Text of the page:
Contractors rigged a creative wiring solution for their floor sander during our county fire inspection. Fire marshal was not pleased.

There are very specific reasons to have a properly designed and rated plug on your device, and to make sure all connections are firmly made into the proper receptacle.

Right now, these fine people have their sander's hot and neutral (not quite sure why the neutral is connected to the breaker and not the neutral leg, someone else can probably enlighten) wired directly into a 50 amp breaker, and have the grounding wire fished through a screw hole in the circuit board. This presents the following problems:

First, there is no guarantee that 50 amp is the proper rating for the device. The purpose of circuit breakers is to stop the flow of electricity when a device on the circuit draws more current than is safe to do so. Maximum safe current is determined by the wire, receptacles, and devices used on the circuit. For example, the standard 50 amp electric stove circuit uses big, beefy low gauge wire, big, beefy electrical outlets, and the stove itself is designed and wired to cope with 50 amps of energy. A 15 amp circuit will use thinner, #14 gauge wire, 15 Amp rated receptacles, and any devices plugged into it will be meant to handle a maximum of 15 amps. Now, say that your power floor sander gets lodged underneath a low overhang, such as the bottom of a kitchen cabinet? It's going to be pressed very hard against the floor, and not be able to turn. The motor is going to try very, very hard to turn the sander, and is going to draw as much current as it can get to do so. In a properly rated circuit, the circuit breaker is going to say "Woah, hey! Too much power!" and shut off the circuit, forcing the sander to turn off due to a lack of power. With the sander wired to a 50 amp breaker, it's going to need to draw over 50 amps to trip the breaker - possibly way over what the sander and its cord is meant to handle - the internal circuitry in the sander, and is the cord, is going to get very, very hot before the circuit breaker trips, and may start a fire. This is why it's important to have the sander wired to a wall plug that is appropriate for the sander, and have it plugged into the appropriate outlet - everything's rating must match properly in electricity. As an aside, it may very well be that the sander is rated at 50 amps and this isn't the bad part.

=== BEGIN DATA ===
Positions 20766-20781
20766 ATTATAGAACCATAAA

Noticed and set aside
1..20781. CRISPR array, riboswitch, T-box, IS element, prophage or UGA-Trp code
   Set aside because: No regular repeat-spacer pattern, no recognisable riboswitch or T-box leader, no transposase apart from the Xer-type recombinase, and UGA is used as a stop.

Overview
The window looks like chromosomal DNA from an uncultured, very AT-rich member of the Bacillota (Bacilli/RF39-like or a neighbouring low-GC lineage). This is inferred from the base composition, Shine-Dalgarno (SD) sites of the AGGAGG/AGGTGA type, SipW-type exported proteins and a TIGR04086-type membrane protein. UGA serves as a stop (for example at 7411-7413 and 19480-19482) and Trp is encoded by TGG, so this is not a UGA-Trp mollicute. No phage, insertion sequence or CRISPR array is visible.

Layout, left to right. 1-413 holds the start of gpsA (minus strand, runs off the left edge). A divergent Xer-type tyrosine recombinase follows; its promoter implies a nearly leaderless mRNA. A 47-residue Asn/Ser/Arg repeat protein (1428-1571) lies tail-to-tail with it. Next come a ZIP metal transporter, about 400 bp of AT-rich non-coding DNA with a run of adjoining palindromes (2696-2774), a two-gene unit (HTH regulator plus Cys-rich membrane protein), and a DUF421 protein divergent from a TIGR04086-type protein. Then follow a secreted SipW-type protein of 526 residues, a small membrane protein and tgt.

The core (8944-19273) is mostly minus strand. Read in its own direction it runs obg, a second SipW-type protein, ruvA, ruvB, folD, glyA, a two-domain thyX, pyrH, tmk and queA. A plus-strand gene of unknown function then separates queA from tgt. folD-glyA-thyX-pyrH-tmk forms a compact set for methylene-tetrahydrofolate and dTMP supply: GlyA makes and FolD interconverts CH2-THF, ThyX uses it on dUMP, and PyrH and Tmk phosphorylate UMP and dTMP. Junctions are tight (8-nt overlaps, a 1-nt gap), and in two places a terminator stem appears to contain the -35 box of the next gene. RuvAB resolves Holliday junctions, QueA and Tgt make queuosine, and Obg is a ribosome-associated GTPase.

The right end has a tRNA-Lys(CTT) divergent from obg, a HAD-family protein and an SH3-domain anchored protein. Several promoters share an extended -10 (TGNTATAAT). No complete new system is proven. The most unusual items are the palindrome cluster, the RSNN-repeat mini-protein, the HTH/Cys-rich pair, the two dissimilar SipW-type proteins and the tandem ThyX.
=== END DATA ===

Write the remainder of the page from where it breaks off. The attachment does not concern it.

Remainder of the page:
Additionally, the ground (green) is really poorly secured to the circuit panel. It could fall loose from the panel at any time, especially with a device that vibrates as much as a sander. If something goes wrong inside the sander, such as the internal wiring contacting the metal case, the metal case is going to become electrically charged. If a person contacts the electrified case while it is ungrounded, they will become the ground, and the electricity will travel through them to the earth, rather than through the wiring like it is supposed to do. If the grounding wire was properly installed, the electricity wouldn't shock them (or wouldn't shock them nearly as badly).

Fwiw I am a layman who just reads about electrical work in my spare time because it interests me, so I probably missed something in the above.

/r/OSHA Thread Link -